Hospital bosses have apologised to residents unhappy with the consequences of smoking being banned from anywhere on the site.
Kettering General Hospital (KGH) went entirely smoke free last month as part of its plans to contribute to improved public health and well-being.
For many years smoking has not been allowed on the wards or anywhere inside its buildings by patients, visitors or staff, and smoking outside hospital buildings was restricted to smoking shelters away from hospital entrances.
But the introduction of the new smoke-free policy which does not allow smoking anywhere on its grounds, including outside hospital buildings, has upset some people living nearby.
One resident contacted the Northants Telegraph and said: “As you can see from the photos this is what residents of Windermere Road and Coniston Road are having to put up with at the rear of their properties with up to 16 nurses and staff in one half-hour period smoking.
“Not only is it the disgusting rubbish and cigarette butts left behind but the sheer amount of smoke coming over into our gardens and into our properties that we are having to put up with.”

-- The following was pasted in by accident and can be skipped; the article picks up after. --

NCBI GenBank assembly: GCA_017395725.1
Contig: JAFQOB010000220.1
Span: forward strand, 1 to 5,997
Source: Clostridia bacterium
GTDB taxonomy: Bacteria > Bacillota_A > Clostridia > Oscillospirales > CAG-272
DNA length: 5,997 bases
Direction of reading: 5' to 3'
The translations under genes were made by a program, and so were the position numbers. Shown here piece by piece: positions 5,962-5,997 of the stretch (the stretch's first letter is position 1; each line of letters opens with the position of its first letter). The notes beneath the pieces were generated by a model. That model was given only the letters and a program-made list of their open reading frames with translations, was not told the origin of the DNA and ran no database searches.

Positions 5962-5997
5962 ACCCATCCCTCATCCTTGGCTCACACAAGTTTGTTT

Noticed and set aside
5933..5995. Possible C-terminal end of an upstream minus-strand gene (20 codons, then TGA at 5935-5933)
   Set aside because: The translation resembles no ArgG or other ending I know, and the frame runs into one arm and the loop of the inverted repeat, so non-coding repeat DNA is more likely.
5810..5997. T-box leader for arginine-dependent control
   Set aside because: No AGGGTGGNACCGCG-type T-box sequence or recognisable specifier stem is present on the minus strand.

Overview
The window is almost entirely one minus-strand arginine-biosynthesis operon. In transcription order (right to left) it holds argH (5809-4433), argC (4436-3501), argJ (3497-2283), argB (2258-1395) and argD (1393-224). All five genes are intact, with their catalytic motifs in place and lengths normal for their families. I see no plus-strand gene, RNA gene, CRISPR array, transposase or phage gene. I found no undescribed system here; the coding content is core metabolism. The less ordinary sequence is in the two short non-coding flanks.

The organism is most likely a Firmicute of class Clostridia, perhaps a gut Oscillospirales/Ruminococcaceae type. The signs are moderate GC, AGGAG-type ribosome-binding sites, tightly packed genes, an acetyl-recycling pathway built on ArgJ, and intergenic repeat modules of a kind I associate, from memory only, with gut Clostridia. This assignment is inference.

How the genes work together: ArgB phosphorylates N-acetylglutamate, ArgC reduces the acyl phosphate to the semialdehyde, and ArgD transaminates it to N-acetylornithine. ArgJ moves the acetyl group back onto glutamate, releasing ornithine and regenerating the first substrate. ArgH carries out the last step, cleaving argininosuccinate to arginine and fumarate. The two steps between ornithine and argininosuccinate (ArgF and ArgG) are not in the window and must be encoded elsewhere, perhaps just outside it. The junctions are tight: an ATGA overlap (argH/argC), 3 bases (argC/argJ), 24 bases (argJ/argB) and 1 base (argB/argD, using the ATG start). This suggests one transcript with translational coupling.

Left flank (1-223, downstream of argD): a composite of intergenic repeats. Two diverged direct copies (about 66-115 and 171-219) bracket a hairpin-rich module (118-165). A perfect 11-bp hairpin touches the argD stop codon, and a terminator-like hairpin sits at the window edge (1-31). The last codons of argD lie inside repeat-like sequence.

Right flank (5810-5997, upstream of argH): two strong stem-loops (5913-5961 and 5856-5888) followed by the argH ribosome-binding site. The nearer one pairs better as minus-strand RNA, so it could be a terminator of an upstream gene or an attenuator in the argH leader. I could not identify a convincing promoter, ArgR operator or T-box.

They said they have been in contact with the hospital on a regular basis, but feel nothing is being done.
While a bag has been hung on a tree and there is a metal waste paper bin with a little water in for the cigarette butts, the residents say this is not enough.
The resident said they have been told anecodotally that there have been numerous complaints about smokers in Rothwell Road, in the bus shelters and about the mess left behind.
And they are urging hospital staff, patients and visitors to be considerate because they want to be able to ‘enjoy our gardens over the summer without the horrible smell of smoke.’
In response to their concerns, the hospital’s deputy director of human resources, Susanna Newing, said: “The trust took the step to become a smoke-free site on June 6 and we have received many positive comments supporting this decision.
“We have asked all staff, patients and visitors to respect this decision and to refrain from smoking within our grounds.
“We have also actively promoted opportunities for people to improve their health and well-being by accessing smoking cessation services.
“The trust has always recognised it would take time to embed the new arrangements and we have asked staff who do smoke to be sensitive to the wishes of local residents by not smoking near their homes or leaving any litter.
“We shall continue to reiterate this message and have asked our security staff to assist us in this in a responsible way.
“We apologise to residents who have been affected by smoking on the hospital’s boundaries and will continue to look for ways to reduce this.”
To read more about the smoking ban and why it was introduced, click here